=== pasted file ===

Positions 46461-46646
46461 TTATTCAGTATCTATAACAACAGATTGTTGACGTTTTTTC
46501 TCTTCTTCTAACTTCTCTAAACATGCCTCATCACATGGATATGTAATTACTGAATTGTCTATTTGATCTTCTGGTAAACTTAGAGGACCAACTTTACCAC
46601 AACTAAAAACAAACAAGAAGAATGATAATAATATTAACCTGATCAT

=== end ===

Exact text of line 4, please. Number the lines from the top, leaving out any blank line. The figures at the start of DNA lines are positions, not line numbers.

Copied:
46601 AACTAAAAACAAACAAGAAGAATGATAATAATATTAACCTGATCAT